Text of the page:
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Vintage Handbags 1940s -1950s

February 10, 2015

Vintage handbags are an important accessory to any outfit , as well its functionary use, handbags finish off an ensemble along with a pair of good shoes and coat. Where would we be without a good bag? Today, there are as many bags and wallets as there are shoes, and it would be unthinkable to go out without one. Whether you have a coveted designer classic or a high street shoulder favourite, vintage handbags are a girl’s best friend.

Handbags from the 1940s to 1950s

The symbolic beauty of the handbag

A handbag was a symbol of a woman’s femininity, success and independence. The more expensive the bag, the more successful the owner, However, vintage handbags were seen as much more than just an investment, they were a symbol of her style and taste, just as they are today.


Handbags have been around for the past 20 decades, although they weren’t always seen as an essential accessory to an outfit. The forties remain one of the favourite decades for vintage fashion, however, vintage handbags during this time, suffered as a result of the Second World War, as did most fashion items, due to a shortage of fabrics and rationing of materials.

'Make do and mend' wartime ads

‘Make do and mend’ wartime ads


The war years took their toll

The forties however, revealed the resourcefulness of the war years, and a woman’s ability to turn her hand to almost anything if the circumstances demanded it. The “make do and mend” mantra of the Second World War was taken seriously and handbags were handmade and home-made to suit the austerity of the war years. They were also a symbol of a woman’s increasing independence and self-sufficiency, they represented not only the utilitarian nature of the times, but the changing roles of women.


The fifties however saw a return to fashion and the introduction of new processes and materials. In this blog, we’re going to take a look at the development of vintage handbags from the forties through to the fifties.So if You are a fan of vintage forties and fifties fashion, pay attention.

Vintage Handbags – The 1940s

The first half of the 1940s was dominated by the war and as a result fashion suffered. Materials and fabrics were rationed and often used to facilitate other, more important uses. This led to women all over the country turning to knitting, crocheting and sewing to create their own bags and their own trends. Confiscated materials were replaced with wool, plastic and rayon. Little crotched drawstring bags and knitted lantern bags were popular while machine-made handbags were made from rayon and plastic. They were a world away from the glamour of thirties art deco and were representative of the military dominated years.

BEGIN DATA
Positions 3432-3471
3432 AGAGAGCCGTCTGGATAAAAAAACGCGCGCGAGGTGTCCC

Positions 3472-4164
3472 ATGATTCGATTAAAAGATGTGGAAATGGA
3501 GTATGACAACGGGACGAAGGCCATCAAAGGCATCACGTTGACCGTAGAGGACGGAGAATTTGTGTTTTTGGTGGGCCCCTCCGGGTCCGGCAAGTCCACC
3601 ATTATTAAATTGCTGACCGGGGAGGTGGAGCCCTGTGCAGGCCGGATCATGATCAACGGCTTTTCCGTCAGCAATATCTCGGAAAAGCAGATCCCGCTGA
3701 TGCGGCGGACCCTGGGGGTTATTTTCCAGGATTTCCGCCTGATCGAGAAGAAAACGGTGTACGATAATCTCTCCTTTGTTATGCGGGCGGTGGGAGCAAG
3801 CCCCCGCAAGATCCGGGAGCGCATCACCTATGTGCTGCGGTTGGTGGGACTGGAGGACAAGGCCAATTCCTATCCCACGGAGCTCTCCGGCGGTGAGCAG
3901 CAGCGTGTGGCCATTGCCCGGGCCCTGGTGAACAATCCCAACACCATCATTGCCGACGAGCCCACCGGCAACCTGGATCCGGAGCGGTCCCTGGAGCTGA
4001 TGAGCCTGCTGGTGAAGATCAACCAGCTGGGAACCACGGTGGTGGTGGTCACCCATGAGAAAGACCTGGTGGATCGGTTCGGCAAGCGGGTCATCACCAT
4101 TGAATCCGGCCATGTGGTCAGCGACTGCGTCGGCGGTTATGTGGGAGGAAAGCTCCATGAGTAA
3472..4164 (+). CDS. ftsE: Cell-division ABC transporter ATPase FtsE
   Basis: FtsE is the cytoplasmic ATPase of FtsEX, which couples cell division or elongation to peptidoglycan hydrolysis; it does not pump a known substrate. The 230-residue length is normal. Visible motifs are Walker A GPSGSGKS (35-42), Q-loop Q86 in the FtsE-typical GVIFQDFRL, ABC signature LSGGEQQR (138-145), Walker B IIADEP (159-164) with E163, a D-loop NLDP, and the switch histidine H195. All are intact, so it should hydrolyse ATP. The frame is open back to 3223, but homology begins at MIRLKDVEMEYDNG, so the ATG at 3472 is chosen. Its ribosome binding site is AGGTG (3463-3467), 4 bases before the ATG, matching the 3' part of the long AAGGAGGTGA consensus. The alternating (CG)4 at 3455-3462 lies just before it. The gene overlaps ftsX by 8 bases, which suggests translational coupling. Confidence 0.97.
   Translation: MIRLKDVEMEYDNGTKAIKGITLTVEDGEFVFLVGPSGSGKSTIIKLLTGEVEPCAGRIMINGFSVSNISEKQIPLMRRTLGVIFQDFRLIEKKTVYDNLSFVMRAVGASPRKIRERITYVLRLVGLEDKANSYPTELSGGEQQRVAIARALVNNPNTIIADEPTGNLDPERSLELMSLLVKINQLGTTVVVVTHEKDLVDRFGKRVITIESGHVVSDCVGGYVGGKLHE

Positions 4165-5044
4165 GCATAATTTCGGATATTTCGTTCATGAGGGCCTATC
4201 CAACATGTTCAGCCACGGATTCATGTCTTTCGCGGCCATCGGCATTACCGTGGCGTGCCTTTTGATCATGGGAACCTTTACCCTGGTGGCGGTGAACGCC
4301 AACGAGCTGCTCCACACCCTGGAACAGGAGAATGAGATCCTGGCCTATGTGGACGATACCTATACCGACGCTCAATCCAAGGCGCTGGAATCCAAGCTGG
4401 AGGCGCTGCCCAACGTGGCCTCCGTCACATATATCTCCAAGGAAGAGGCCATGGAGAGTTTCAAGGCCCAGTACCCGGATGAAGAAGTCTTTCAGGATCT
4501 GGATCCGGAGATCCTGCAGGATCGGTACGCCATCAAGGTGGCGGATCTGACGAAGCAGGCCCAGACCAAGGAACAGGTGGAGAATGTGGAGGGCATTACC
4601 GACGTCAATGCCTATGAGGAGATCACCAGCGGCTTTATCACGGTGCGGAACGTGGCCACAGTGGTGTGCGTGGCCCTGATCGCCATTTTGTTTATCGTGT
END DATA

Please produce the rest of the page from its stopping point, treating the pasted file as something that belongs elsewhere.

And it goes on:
1940s – Vintage Handbags change shape

The end of the forties saw a slow return to fashion, with more emphasis on accessorizing. While the forties bag had been practical, angular and utilitarian, the late forties and early fifties saw the handbag change shape and become sharper, angular and more decorative.


Vintage Handbags - 1940's Fre-Mor beaded box handbag and matching change purse.

1940’s Fre-Mor beaded box handbag and matching change purse.


Vintage Handbags – The 1950s

The 1950s saw a return to fashion and the growing popularity of the handbag. The fifties isn’t always seen as a particularly exciting era for fashion for many, but only as an extension of the forties and the drabness of the post war years. But the fifties was far more than that and was a gateway to women’s fight for independence which gathered pace towards the end of the fifties.Through technological innovation, and prosperity for the middle classes, fashion became more elaborate with an increase in designer wear and more ostentatious gowns. It was almost as if it was making up for all it had gone through during the war years.

Vintage designer bags on the increase

For vintage bags it was an exciting time, designer bags were making waves with Hermes, Chanel, Gucci and Dior. The economic prosperity of the fifties meant that women had much more to spend on accessories than before.Styles were dominated by short straps with bags hand-held close to the body.More exotic materials included crocodile and alligator as well as Lucite and wicker. Leather of course became a popular material again following the austerity of the war years. In 1955, Chanel’s black quilted handbag took centre stage.


For me, the fifties are a perfect time for vintage handbags and their styles are still mimicked today with similar styles. Go with retro bags if you wish, but if you can source a vintage 1950s handbag then you could find some gems out there. Many are in near perfect condition and there’s nothing like the real thing. Enjoy your treasure hunt!


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